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DateTime.Parse takes a string and returned the equivalent DateTime.

Is there a way to get the format being used by the parser?

For example, 7/19/2011 would return M/dd/yyyy while 19-7-2011 would return dd-M-yyyy.

DateTime.TryParseExact would work for me if it also returned the format being used.

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4 Answers 4

Loop through a list of formats that you pass one at a time to DateTime.TryParseExact.

When you finally get a true value then you know exactly which format .Net would use to parse it.

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DateTime.Parse uses the current culture of the current thread. Thread.CurrentThread.CurrentCulture.DateTimeFormat will give you a readonly instance of DateTimeFormatInfo that you can use to inspect the format.

The property ShortDatePattern is the one you are looking for.

This addresses your question regarding the format being used by the parser but there is no way to get the format after the fact.

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See http://msdn.microsoft.com/en-us/library/1k1skd40.aspx Specifically the Remarks section.

The best way to get the formats that it looks for is to read the docs.

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This is not possible because the mapping between a DateTime format and a particular output is not isomorphic (there is no inverse mapping to a single format for each output) - consider just the case 11-07-2011 - is this dd-MM-yyyy or MM-dd-yyyy?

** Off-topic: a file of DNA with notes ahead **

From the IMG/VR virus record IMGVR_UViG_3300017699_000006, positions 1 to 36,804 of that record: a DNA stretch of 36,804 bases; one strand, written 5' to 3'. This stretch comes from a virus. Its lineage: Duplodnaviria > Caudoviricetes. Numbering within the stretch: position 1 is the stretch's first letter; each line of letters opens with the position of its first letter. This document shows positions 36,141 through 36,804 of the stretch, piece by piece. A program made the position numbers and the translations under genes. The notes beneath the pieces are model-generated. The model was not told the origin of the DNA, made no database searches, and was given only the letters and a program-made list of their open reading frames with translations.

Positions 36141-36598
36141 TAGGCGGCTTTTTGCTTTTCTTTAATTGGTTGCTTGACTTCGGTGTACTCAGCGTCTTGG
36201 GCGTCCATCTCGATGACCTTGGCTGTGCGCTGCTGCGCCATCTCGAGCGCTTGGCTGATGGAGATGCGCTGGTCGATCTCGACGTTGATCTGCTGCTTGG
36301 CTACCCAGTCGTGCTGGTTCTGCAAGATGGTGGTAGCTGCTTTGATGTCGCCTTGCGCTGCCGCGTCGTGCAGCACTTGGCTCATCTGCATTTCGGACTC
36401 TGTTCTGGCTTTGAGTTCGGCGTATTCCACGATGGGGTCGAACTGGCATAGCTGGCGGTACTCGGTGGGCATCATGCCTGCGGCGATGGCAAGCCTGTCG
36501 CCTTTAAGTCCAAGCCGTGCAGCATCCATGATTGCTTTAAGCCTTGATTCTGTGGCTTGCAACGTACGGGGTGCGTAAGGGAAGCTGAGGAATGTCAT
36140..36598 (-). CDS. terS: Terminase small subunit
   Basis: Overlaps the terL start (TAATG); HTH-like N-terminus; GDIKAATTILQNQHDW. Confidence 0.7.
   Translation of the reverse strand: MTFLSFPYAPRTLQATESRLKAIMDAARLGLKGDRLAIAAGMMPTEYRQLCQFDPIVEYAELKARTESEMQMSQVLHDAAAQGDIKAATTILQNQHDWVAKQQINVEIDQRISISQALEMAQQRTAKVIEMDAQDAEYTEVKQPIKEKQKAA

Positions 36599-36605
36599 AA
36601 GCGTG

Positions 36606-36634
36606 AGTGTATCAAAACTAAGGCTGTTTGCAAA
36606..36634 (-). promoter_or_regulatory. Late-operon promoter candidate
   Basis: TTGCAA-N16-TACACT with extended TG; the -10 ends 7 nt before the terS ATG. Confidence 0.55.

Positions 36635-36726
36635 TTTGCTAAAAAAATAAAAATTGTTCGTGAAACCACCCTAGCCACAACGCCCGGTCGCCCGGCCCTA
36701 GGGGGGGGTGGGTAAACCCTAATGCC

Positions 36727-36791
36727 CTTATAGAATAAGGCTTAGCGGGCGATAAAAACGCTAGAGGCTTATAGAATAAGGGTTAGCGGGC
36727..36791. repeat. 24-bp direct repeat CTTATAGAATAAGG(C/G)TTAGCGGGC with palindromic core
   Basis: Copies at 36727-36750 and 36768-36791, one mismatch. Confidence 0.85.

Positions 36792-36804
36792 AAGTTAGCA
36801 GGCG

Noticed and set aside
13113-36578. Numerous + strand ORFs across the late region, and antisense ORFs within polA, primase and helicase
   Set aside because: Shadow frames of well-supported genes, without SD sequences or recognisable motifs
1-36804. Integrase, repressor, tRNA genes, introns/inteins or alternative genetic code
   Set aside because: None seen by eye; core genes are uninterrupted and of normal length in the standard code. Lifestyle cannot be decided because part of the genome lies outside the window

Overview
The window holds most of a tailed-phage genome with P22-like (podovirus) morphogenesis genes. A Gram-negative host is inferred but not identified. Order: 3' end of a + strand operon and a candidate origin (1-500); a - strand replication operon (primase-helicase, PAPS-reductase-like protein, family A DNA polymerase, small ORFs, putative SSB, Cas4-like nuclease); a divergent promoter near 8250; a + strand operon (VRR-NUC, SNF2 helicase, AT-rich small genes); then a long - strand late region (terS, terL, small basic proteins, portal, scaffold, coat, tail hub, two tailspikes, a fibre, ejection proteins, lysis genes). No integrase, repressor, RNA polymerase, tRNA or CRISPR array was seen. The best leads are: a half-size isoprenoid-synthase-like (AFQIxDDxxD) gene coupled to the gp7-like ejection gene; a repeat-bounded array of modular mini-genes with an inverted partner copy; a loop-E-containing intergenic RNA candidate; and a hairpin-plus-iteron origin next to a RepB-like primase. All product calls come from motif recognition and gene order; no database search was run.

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Correct. But you could say that there is no isomorphism between strings and DateTimes. Yet, the parsing string -> DateTime works fine. –  user380719 Jul 20 '11 at 3:48
    
@user380719: Yes, because any ambiguity is resolved for you by the framework using sensible defaults/using higher priority on certain formats - without that this would not work, and you 'd be left with DateTime.ParseExact() where you must specify the format. –  BrokenGlass Jul 20 '11 at 3:51
    
Indeed, ParseExact is almost what I am looking for. If I could pass an array of formats and it would tell me which one it uses, I'd be happy. –  user380719 Jul 20 '11 at 4:01

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